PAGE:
PHOENIX — The Copper Corridor, along State Routes 77 and 177, is dotted with small and historic mining towns, some of which are stuck with abandoned or crumbling infrastructure but without money or room to expand or resolve such eyesores.
“Blight happens when you have one building in downtown and all of a sudden no resources to take care of it,” said Mila Besich, mayor of Superior. “Infill development is critical for our communities.”
During a discussion earlier this month about “urban blight” and issues around abandoned buildings and brownfields, state Sen. T.J. Shope, R-Coolidge, highlighted success stories in his region, Legislative District 8, which includes Copper Corridor cities as well as Coolidge and Florence. While he cautioned against “overreach” by the government, Shope also made several suggestions including creating a vacant building registry that cities and towns could use as a first step.
“The district I represent is a cross-section of hypergrowth and no growth,” Shope said. “These problems have existed in the Copper Corridor for many years but they’re also in almost every community across Arizona.”
Shope noted his hometown of Coolidge, where his father was mayor for 16 years, has had issues over the years with empty buildings in the downtown area. In the near future, a new Pinal Hispanic Council office will be built at the site of the old Cohen’s Department Store, while the old Shorty’s bar is planning to reopen as a wine bar.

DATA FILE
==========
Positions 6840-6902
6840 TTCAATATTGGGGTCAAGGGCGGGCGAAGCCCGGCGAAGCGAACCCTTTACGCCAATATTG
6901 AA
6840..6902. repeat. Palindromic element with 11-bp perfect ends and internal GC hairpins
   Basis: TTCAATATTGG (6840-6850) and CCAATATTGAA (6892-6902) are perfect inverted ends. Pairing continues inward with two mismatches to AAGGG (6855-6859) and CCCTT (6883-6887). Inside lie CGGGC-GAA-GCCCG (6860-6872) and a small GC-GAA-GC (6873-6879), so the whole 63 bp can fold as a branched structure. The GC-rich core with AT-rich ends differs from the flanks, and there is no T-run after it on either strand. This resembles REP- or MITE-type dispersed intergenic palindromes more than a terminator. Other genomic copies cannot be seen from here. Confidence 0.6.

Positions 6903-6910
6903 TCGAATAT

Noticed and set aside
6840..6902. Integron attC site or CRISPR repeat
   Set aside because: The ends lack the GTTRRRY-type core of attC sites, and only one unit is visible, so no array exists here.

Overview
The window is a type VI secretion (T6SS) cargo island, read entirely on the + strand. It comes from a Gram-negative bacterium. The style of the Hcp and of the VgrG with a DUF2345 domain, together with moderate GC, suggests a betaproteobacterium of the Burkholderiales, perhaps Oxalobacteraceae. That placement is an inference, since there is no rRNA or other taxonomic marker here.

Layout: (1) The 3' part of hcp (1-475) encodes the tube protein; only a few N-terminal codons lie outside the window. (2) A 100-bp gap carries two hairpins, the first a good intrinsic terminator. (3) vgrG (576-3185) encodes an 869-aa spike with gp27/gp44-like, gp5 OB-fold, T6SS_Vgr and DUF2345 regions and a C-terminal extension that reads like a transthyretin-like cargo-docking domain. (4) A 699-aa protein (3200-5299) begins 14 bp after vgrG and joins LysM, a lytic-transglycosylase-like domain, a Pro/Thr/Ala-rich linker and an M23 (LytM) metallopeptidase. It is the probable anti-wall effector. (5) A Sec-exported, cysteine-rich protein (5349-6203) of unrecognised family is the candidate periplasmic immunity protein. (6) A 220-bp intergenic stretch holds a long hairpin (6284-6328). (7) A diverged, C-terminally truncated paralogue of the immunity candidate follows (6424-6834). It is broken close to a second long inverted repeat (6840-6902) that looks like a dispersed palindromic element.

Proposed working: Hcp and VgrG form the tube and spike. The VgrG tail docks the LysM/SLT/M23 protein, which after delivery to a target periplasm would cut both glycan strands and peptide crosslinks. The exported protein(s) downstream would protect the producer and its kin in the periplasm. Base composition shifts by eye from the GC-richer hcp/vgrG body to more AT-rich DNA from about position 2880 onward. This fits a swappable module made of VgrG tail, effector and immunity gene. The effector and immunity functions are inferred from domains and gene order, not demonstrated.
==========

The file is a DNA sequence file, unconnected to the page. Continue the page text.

Besich said both her city and nearby Globe are thriving right now due to both local leadership and help from state agencies.
Besich cited the example of Superior’s historic Belmont Hotel, which was owned by the city but had issues with asbestos and mold that prevented its use. Within two years of a Phase 1 Assessment, the building was cleaned up and sold to someone planning to reopen the building as a community center and Airbnb.
Both Besich and Shope said smaller cities didn’t have resources for options such as condemnation or eminent domain.
“My colleagues will oftentimes ask: You guys have the power to condemn,” Shope said. “Why aren’t city leaders using the tools in their toolbox? It’s a very expensive tool!”
Arizona Department of Environmental Quality Brownfields Coordinator Travis Barnum was the third speaker on the panel.
Barnum explained how the state’s brownfields grant program works and cited a recent case in Jerome, where the upper floors of a former hotel were layered with “bat guano” and lead paint but were cleaned up to provide space for offices and living quarters.
Besich called Barnum a “superhero” and an “incredible resource” for helping her city remove asbestos and lead paint from the former Roosevelt elementary school.
“We couldn’t have gotten to where we are without ADEQ utilizing these programs,” Besich said.